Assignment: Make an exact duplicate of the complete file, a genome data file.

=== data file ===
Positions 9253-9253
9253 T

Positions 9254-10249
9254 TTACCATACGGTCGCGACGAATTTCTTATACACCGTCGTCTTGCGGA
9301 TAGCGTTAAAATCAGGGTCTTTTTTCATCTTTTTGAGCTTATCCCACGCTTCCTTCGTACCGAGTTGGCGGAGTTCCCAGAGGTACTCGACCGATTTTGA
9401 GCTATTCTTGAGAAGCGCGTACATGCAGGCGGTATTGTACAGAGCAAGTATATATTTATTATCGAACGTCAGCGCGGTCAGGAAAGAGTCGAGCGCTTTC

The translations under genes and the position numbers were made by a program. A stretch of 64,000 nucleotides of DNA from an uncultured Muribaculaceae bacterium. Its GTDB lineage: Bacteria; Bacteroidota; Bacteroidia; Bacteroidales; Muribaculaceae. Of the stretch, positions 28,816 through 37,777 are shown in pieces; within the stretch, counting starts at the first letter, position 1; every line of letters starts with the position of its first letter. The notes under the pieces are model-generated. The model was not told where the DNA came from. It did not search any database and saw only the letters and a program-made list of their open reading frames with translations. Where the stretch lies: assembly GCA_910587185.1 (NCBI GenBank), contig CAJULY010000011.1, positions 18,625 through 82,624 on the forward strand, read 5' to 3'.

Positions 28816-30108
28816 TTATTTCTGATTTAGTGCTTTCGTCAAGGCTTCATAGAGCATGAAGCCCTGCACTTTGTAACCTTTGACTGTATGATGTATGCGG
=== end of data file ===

Positions 9253-9253
9253 T

Positions 9254-10249
9254 TTACCATACGGTCGCGACGAATTTCTTATACACCGTCGTCTTGCGGA
9301 TAGCGTTAAAATCAGGGTCTTTTTTCATCTTTTTGAGCTTATCCCACGCTTCCTTCGTACCGAGTTGGCGGAGTTCCCAGAGGTACTCGACCGATTTTGA
9401 GCTATTCTTGAGAAGCGCGTACATGCAGGCGGTATTGTACAGAGCAAGTATATATTTATTATCGAACGTCAGCGCGGTCAGGAAAGAGTCGAGCGCTTTC

The translations under genes and the position numbers were made by a program. A stretch of 64,000 nucleotides of DNA from an uncultured Muribaculaceae bacterium. Its GTDB lineage: Bacteria; Bacteroidota; Bacteroidia; Bacteroidales; Muribaculaceae. Of the stretch, positions 28,816 through 37,777 are shown in pieces; within the stretch, counting starts at the first letter, position 1; every line of letters starts with the position of its first letter. The notes under the pieces are model-generated. The model was not told where the DNA came from. It did not search any database and saw only the letters and a program-made list of their open reading frames with translations. Where the stretch lies: assembly GCA_910587185.1 (NCBI GenBank), contig CAJULY010000011.1, positions 18,625 through 82,624 on the forward strand, read 5' to 3'.

Positions 28816-30108
28816 TTATTTCTGATTTAGTGCTTTCGTCAAGGCTTCATAGAGCATGAAGCCCTGCACTTTGTAACCTTTGACTGTATGATGTATGCGG